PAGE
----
Mid Staffordshire "is a story of appalling and unnecessary suffering of hundreds of people"

Hospital staff and managers should be prosecuted if patients are harmed as a result of poor care, inquiry finds.

The Mid Staffordshire NHS Foundation Trust Public Inquiry's report has been published today, and inquiry chair Robert Francis has made 290 recommendations as to how NHS culture can be changed to ensure that the years of abuse and neglect that occurred at Stafford Hospital can never happen again.

In a statement, Francis said: "This is a story of appalling and unnecessary suffering of hundreds of people." The priority of his report, he said, was not to find a scapegoat, but find ways of putting patients and the quality of care first.

According to BBC News, the chief recommendations of the report are:

  • The merger of the regulation of care into one body - two are currently involved
  • Senior managers to be given a code of conduct and the ability to disqualify them if they are not fit to hold such positions
  • Hiding information about poor care to become a criminal offence as would failing to adhere to basic standards that lead to death or serious harm
  • A statutory obligation on doctors and nurses for a duty of candour so they are open with patients about mistakes
  • An increased focus on compassion in the recruitment, training and education of nurses, including an aptitude test for new recruits and regular checks of competence as is being rolled out for doctors

David Cameron apologised for the failures during a statement on the report in the House of Commons this afternoon. He also confirmed that the new post of "chief inspector of hospitals" - in the manner of Ofsted - will be created.

Photograph: Getty Images

Caroline Crampton is assistant editor of the New Statesman. She writes a weekly podcast column.

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Voters are turning against Brexit but the Lib Dems aren't benefiting

Labour's pro-Brexit stance is not preventing it from winning the support of Remainers. Will that change?

More than a year after the UK voted for Brexit, there has been little sign of buyer's remorse. The public, including around a third of Remainers, are largely of the view that the government should "get on with it".

But as real wages are squeezed (owing to the Brexit-linked inflationary spike) there are tentative signs that the mood is changing. In the event of a second referendum, an Opinium/Observer poll found, 47 per cent would vote Remain, compared to 44 per cent for Leave. Support for a repeat vote is also increasing. Forty one per cent of the public now favour a second referendum (with 48 per cent opposed), compared to 33 per cent last December.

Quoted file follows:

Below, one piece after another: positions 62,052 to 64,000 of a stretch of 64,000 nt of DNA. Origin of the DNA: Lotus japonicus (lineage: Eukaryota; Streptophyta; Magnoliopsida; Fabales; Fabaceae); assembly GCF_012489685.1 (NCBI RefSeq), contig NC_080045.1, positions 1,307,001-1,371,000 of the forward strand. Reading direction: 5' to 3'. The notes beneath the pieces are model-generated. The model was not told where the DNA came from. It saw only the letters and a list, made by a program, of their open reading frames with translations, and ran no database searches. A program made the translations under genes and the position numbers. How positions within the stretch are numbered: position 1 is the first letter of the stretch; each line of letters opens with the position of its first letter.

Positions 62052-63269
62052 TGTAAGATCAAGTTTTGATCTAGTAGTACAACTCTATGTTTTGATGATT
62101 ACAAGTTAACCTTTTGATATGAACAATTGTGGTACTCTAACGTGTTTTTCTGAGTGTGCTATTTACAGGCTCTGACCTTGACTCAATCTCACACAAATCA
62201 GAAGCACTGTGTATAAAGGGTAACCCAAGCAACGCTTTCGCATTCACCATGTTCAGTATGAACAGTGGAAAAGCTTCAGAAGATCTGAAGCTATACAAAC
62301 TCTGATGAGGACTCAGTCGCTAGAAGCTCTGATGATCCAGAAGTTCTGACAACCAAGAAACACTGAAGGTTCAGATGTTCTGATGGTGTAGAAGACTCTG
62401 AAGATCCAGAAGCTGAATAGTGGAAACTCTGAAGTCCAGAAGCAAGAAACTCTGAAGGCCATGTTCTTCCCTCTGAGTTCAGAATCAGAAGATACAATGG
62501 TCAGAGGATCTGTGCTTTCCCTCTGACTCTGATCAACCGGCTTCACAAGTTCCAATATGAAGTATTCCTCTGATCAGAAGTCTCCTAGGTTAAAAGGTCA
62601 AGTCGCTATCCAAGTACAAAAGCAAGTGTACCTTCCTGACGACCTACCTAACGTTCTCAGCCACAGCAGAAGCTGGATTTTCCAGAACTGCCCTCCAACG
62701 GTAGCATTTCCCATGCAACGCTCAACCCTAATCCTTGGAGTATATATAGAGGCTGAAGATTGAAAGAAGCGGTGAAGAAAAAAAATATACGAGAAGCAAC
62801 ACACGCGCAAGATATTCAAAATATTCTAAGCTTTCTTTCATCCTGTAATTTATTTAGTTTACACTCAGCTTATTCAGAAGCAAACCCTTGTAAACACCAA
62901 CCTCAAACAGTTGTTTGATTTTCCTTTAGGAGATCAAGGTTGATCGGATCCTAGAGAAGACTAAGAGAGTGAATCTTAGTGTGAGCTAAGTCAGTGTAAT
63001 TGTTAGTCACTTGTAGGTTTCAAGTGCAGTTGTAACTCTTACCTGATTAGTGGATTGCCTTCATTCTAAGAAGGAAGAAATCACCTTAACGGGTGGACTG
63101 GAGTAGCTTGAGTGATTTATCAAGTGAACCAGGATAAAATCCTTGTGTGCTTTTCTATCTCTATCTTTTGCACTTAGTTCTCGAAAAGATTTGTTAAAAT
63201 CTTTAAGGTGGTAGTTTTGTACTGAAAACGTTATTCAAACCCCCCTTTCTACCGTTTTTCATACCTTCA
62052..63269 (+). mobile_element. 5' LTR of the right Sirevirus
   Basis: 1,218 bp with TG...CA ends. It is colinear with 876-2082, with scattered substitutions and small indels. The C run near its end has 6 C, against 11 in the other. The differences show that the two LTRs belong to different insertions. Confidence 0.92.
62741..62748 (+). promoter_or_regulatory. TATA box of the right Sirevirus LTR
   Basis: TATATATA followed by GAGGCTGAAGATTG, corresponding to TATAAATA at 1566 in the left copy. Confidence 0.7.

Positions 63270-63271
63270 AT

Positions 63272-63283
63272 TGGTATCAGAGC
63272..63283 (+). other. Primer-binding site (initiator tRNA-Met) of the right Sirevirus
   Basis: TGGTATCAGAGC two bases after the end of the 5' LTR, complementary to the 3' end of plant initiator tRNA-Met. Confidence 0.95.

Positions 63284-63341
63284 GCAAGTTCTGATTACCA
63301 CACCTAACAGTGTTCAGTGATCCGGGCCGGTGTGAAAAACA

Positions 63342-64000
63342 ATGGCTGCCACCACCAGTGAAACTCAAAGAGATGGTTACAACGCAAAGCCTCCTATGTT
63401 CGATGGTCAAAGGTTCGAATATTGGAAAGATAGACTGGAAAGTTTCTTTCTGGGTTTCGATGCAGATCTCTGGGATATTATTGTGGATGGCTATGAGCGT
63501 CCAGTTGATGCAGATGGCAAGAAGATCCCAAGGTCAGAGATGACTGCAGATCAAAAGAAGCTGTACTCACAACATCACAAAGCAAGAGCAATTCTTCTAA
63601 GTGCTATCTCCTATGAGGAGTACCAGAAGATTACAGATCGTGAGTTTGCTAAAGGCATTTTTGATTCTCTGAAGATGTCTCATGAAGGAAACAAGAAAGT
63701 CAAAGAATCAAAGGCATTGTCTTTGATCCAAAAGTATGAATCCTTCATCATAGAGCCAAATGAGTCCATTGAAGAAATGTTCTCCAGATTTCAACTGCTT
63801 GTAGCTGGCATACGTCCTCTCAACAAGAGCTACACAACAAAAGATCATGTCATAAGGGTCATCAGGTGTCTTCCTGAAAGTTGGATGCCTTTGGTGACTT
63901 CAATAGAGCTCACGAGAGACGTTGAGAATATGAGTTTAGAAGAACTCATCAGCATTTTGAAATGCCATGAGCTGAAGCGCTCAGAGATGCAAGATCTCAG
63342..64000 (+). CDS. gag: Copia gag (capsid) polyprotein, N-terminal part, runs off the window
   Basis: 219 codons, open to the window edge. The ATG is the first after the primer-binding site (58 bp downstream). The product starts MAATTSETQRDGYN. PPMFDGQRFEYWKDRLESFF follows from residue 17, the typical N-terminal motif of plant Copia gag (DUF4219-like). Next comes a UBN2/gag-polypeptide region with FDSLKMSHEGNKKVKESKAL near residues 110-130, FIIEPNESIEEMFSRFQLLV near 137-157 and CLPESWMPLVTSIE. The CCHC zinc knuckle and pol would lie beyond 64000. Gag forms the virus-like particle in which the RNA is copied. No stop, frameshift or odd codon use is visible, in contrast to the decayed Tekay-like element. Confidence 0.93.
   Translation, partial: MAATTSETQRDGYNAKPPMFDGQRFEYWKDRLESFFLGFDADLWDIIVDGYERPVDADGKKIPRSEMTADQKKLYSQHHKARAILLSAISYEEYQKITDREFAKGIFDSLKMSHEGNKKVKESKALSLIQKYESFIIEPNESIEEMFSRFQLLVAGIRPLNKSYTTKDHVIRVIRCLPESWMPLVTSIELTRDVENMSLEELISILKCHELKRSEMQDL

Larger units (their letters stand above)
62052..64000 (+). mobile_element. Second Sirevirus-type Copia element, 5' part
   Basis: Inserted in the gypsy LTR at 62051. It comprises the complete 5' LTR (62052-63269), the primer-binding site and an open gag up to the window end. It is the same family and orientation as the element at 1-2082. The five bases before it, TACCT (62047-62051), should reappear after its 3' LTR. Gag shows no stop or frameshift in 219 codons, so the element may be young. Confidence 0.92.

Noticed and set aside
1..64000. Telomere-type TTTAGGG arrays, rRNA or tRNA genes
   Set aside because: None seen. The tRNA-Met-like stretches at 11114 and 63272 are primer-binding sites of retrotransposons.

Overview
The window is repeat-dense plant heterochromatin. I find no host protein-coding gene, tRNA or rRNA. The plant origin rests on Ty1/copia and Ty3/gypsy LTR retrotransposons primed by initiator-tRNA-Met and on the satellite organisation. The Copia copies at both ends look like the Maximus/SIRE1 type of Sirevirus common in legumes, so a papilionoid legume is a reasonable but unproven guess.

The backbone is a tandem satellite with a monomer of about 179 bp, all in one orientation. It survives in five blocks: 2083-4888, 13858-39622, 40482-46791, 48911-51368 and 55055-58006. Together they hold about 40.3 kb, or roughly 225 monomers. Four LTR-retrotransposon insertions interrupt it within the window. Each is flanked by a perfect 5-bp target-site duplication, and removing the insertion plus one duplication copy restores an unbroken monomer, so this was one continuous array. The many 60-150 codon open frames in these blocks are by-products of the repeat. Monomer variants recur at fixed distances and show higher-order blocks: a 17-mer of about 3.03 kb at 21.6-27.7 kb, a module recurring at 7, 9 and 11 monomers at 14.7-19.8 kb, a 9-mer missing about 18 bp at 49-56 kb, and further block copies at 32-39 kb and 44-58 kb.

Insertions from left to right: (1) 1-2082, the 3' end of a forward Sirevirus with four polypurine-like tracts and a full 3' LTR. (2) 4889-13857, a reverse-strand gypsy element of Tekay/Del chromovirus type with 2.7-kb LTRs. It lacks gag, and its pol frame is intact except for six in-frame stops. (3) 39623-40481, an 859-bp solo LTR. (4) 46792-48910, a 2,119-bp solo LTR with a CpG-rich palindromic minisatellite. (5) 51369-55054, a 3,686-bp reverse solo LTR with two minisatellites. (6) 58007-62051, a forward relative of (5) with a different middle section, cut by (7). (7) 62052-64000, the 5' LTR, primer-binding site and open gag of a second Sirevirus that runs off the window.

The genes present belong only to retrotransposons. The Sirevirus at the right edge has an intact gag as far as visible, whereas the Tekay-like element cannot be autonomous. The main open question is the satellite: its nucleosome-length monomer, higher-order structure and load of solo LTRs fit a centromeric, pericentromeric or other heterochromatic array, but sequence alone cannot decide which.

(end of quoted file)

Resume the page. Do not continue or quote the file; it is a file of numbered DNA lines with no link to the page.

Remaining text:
The Liberal Democrats have made halting Brexit their raison d'être. But as public opinion turns, there is no sign they are benefiting. Since the election, Vince Cable's party has yet to exceed single figures in the polls, scoring a lowly 6 per cent in the Opinium survey (down from 7.4 per cent at the election). 

What accounts for this disparity? After their near-extinction in 2015, the Lib Dems remain either toxic or irrelevant to many voters. Labour, by contrast, despite its pro-Brexit stance, has hoovered up Remainers (55 per cent back Jeremy Corbyn's party). 

In some cases, this reflects voters' other priorities. Remainers are prepared to support Labour on account of the party's stances on austerity, housing and education. Corbyn, meanwhile, is a eurosceptic whose internationalism and pro-migration reputation endear him to EU supporters. Other Remainers rewarded Labour MPs who voted against Article 50, rebelling against the leadership's stance. 

But the trend also partly reflects ignorance. By saying little on the subject of Brexit, Corbyn and Labour allowed Remainers to assume the best. Though there is little evidence that voters will abandon Corbyn over his EU stance, the potential exists.

For this reason, the proposal of a new party will continue to recur. By challenging Labour over Brexit, without the toxicity of Lib Dems, it would sharpen the choice before voters. Though it would not win an election, a new party could force Corbyn to soften his stance on Brexit or to offer a second referendum (mirroring Ukip's effect on the Conservatives).

The greatest problem for the project is that it lacks support where it counts: among MPs. For reasons of tribalism and strategy, there is no emergent "Gang of Four" ready to helm a new party. In the absence of a new convulsion, the UK may turn against Brexit without the anti-Brexiteers benefiting. 

George Eaton is political editor of the New Statesman.